Background: The use of anti-allergic mattress covers in patients with asthma can result in a large reduction in the level of house dust mite allergen in dust samples. Apart from a reduction in histamine induced bronchial hyperresponsiveness, there are few data on the effect of mattress covers on clinical efficacy and quality of life in patients with moderate to severe asthma.
Methods: Thirty patients with asthma and house dust mite allergy were studied in a randomised, double blind, placebo controlled study. Before and after using anti-allergic covers for 1 year, dust was collected from the mattresses to determine concentrations of Dermatophagoides pteronyssinus (Der p 1), and bronchial hyperresponsiveness and quality of life were measured. The patients scored their symptoms (lungs and nose), morning and evening peak flow values, and rescue medication for 14 days before and after the intervention period.
Results: There was a significant reduction in the concentration of Der p 1 in the dust collected from the mattresses in the actively treated group after 1 year compared with before treatment; no change was found in the placebo group. In both the actively treated and placebo groups there was no significant improvement in PC20 histamine. Quality of life improved similarly in both groups. The symptom score of the lower airways did not significantly change in either group. A significant decrease in nasal symptom score was seen in the actively treated group compared with before treatment, but there was no significant difference between the groups. No changes in morning and evening peak flow values, peak flow variability, nor in the use of rescue medication were found in either group.
Conclusion: The use of anti-allergic mattress covers results in significant reductions in Der p 1 concentrations in carpet-free bedrooms. However, in patients with moderate to severe asthma, airways hyperresponsiveness and clinical parameters are not affected by this effective allergen avoidance.
PMCID: PMC1746424  PMID: 12200523
24.  Smoking Affects Response to Inhaled Corticosteroids or Leukotriene Receptor Antagonists in Asthma 
Rationale: One-quarter to one-third of individuals with asthma smoke, which may affect response to therapy and contribute to poor asthma control.
Objectives: To determine if the response to an inhaled corticosteroid or a leukotriene receptor antagonist is attenuated in individuals with asthma who smoke.
Methods: In a multicenter, placebo-controlled, double-blind, double-dummy, crossover trial, 44 nonsmokers and 39 light smokers with mild asthma were assigned randomly to treatment twice daily with inhaled beclomethasone and once daily with oral montelukast.
Measurements and Main Results: Primary outcome was change in prebronchodilator FEV1 in smokers versus nonsmokers. Secondary outcomes included peak flow, PC20 methacholine, symptoms, quality of life, and markers of airway inflammation. Despite similar FEV1, bronchodilator response, and sensitivity to methacholine at baseline, subjects with asthma who smoked had significantly more symptoms, worse quality of life, and lower daily peak flow than nonsmokers. Adherence to therapy did not differ significantly between smokers and nonsmokers, or between treatment arms. Beclomethasone significantly reduced sputum eosinophils and eosinophil cationic protein (ECP) in both smokers and nonsmokers, but increased FEV1 (170 ml, p = 0.0003) only in nonsmokers. Montelukast significantly increased a.m. peak flow in smokers (12.6 L/min, p = 0.002), but not in nonsmokers.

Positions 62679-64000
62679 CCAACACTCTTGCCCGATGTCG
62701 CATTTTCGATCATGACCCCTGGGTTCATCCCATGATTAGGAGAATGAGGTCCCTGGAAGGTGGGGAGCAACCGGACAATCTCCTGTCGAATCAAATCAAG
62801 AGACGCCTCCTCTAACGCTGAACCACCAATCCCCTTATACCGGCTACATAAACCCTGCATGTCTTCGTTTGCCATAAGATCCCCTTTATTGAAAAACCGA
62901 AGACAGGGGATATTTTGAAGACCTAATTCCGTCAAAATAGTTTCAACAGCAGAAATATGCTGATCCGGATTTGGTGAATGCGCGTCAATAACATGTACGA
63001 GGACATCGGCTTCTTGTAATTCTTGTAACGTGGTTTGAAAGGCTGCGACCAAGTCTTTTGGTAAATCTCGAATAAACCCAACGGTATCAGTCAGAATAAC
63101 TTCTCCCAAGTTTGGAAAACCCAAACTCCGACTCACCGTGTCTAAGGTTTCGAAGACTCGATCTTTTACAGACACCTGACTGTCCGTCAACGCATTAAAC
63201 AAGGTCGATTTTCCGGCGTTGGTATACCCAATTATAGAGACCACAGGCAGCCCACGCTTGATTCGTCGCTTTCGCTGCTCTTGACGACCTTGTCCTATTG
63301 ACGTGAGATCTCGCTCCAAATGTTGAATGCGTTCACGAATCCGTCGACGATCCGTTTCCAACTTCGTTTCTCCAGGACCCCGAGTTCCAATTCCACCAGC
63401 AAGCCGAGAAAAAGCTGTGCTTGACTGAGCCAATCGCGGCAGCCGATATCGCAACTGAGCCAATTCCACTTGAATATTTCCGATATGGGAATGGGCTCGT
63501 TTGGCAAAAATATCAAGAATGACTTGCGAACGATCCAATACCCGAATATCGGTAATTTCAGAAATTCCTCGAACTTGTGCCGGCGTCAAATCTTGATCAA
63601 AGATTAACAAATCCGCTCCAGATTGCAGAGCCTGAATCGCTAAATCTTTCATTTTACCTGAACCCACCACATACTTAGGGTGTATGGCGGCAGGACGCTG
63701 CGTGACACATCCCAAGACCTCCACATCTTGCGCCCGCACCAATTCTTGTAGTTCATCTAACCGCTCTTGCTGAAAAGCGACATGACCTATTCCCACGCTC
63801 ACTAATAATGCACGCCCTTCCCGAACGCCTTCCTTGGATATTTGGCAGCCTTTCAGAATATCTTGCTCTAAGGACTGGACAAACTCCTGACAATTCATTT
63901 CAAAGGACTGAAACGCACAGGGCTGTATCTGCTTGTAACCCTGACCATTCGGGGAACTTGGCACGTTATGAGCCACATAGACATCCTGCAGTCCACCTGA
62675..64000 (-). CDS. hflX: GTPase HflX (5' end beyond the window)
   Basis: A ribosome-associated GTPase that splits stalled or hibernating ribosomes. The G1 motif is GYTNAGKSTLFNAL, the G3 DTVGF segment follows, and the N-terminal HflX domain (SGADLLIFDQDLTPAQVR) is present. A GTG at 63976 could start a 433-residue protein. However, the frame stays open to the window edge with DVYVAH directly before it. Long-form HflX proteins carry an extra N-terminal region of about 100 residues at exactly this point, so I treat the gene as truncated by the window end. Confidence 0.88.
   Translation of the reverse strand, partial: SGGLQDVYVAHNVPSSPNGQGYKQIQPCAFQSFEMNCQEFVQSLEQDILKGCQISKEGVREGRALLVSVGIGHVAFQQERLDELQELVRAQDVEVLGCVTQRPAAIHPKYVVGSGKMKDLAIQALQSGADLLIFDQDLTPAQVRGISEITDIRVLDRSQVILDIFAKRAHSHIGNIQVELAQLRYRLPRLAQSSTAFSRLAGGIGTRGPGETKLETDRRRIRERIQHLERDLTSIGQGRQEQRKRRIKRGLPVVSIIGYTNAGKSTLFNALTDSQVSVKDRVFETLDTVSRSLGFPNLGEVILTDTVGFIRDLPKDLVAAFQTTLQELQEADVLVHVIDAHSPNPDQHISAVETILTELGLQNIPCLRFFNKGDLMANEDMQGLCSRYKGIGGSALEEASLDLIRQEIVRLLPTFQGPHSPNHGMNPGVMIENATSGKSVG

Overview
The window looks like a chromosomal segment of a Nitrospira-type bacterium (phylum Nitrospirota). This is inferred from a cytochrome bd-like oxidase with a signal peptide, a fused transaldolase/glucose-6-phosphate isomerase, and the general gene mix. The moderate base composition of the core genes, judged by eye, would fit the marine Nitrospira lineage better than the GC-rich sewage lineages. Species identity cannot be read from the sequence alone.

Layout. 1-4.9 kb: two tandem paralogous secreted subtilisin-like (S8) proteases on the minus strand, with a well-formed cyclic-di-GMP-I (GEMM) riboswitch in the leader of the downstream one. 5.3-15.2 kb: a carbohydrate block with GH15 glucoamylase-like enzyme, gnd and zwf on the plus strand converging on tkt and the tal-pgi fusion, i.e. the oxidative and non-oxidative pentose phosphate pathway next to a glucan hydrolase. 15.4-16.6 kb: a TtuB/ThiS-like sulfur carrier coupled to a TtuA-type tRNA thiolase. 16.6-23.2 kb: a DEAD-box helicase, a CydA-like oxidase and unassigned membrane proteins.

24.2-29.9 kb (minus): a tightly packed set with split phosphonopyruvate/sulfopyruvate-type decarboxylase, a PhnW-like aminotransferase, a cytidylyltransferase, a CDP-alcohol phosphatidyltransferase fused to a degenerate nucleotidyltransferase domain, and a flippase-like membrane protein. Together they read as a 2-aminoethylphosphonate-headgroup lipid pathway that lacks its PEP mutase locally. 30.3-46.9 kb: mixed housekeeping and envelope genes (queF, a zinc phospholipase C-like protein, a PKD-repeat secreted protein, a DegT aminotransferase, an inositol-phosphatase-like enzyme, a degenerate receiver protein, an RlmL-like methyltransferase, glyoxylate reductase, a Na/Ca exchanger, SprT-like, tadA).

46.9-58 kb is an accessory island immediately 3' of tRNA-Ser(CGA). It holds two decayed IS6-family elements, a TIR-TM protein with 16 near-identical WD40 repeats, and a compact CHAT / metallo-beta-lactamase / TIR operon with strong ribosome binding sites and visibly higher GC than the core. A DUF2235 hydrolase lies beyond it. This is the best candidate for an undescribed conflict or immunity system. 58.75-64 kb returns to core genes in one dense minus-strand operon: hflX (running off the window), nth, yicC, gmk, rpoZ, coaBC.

Conclusions: In subjects with mild asthma who smoke, the response to inhaled corticosteroids is attenuated, suggesting that adjustments to standard therapy may be required to attain asthma control. The greater improvement seen in some outcomes in smokers treated with montelukast suggests that leukotrienes may be important in this setting. Larger prospective studies are required to determine whether leukotriene modifiers can be recommended for managing asthma in patients who smoke.
PMCID: PMC1899291  PMID: 17204725
antiasthmatic agents; smoking adverse effects; corticosteroids; leukotrienes
25.  Airway inflammation contributes to health status in COPD: a cross-sectional study 
Respiratory Research  2006;7(1):140.
Chronic obstructive pulmonary disease (COPD) is characterized by irreversible airflow limitation and airway inflammation, accompanied by decreased health status. It is still unknown which factors are responsible for the impaired health status in COPD. We postulated that airway inflammation negatively contributes to health status in COPD.
In 114 COPD patients (99 male, age: 62 ± 8 yr, 41 [31–55] pack-years, no inhaled or oral corticosteroids, postbronchodilator FEV1: 63 ± 9% pred, FEV1/IVC: 48 ± 9%) we obtained induced sputum and measured health status (St. George's respiratory questionnaire (SGRQ)), postbronchodilator FEV1, hyperinflation (RV/TLC), and airway hyperresponsiveness to methacholine (PC20). Sputum was induced by hypertonic saline and differential cell counts were obtained in 102 patients.
Univariate analysis showed that SGRQ total and symptom score were positively associated with % sputum macrophages (r = 0.20, p = 0.05; and r = 0.20, p = 0.04, respectively). Multiple regression analysis confirmed these relationships, providing significant contributions of % sputum macrophages (B = 0.25, p = 0.021) and RV/TLC (B = 0.60, p = 0.002) to SGRQ total score. Furthermore, SGRQ symptom score was associated with % sputum macrophages (B = 0.30, p = 0.03) and RV/TLC (B = 0.48, p = 0.044), whilst SGRQ activity score was associated with % sputum macrophages (B = 0.46, p = 0.002), RV/TLC (B = 0.61, p = 0.015), and PC20 (B = -9.3, p = 0.024). Current smoking and FEV1 were not significantly associated with health status in the multiple regression analysis.
We conclude that worse health status in COPD patients is associated with higher inflammatory cell counts in induced sputum. Our findings suggest that airway inflammation and hyperinflation independently contribute to impaired health status in COPD. This may provide a rationale for anti-inflammatory therapy in this disease.
PMCID: PMC1697818  PMID: 17137518